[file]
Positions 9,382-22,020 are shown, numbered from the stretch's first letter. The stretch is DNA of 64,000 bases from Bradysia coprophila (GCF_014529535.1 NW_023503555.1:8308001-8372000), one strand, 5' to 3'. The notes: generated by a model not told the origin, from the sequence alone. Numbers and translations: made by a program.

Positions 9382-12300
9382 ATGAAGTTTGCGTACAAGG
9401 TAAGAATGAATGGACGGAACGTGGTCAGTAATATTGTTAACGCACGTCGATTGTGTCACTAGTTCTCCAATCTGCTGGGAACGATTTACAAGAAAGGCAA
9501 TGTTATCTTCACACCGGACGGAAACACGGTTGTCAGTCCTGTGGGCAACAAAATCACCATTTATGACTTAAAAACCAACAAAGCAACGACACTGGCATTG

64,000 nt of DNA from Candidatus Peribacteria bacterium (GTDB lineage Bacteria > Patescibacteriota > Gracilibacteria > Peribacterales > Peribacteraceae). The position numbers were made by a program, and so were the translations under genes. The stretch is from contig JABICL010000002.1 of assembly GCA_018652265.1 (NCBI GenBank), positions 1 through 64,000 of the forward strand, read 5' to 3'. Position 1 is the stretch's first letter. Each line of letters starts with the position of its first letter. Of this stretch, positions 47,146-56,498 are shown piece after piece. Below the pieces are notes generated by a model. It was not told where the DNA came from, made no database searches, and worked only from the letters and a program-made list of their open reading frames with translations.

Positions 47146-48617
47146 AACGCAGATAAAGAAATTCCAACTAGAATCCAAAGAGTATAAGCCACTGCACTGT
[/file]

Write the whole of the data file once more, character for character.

Positions 9,382-22,020 are shown, numbered from the stretch's first letter. The stretch is DNA of 64,000 bases from Bradysia coprophila (GCF_014529535.1 NW_023503555.1:8308001-8372000), one strand, 5' to 3'. The notes: generated by a model not told the origin, from the sequence alone. Numbers and translations: made by a program.

Positions 9382-12300
9382 ATGAAGTTTGCGTACAAGG
9401 TAAGAATGAATGGACGGAACGTGGTCAGTAATATTGTTAACGCACGTCGATTGTGTCACTAGTTCTCCAATCTGCTGGGAACGATTTACAAGAAAGGCAA
9501 TGTTATCTTCACACCGGACGGAAACACGGTTGTCAGTCCTGTGGGCAACAAAATCACCATTTATGACTTAAAAACCAACAAAGCAACGACACTGGCATTG

64,000 nt of DNA from Candidatus Peribacteria bacterium (GTDB lineage Bacteria > Patescibacteriota > Gracilibacteria > Peribacterales > Peribacteraceae). The position numbers were made by a program, and so were the translations under genes. The stretch is from contig JABICL010000002.1 of assembly GCA_018652265.1 (NCBI GenBank), positions 1 through 64,000 of the forward strand, read 5' to 3'. Position 1 is the stretch's first letter. Each line of letters starts with the position of its first letter. Of this stretch, positions 47,146-56,498 are shown piece after piece. Below the pieces are notes generated by a model. It was not told where the DNA came from, made no database searches, and worked only from the letters and a program-made list of their open reading frames with translations.

Positions 47146-48617
47146 AACGCAGATAAAGAAATTCCAACTAGAATCCAAAGAGTATAAGCCACTGCACTGT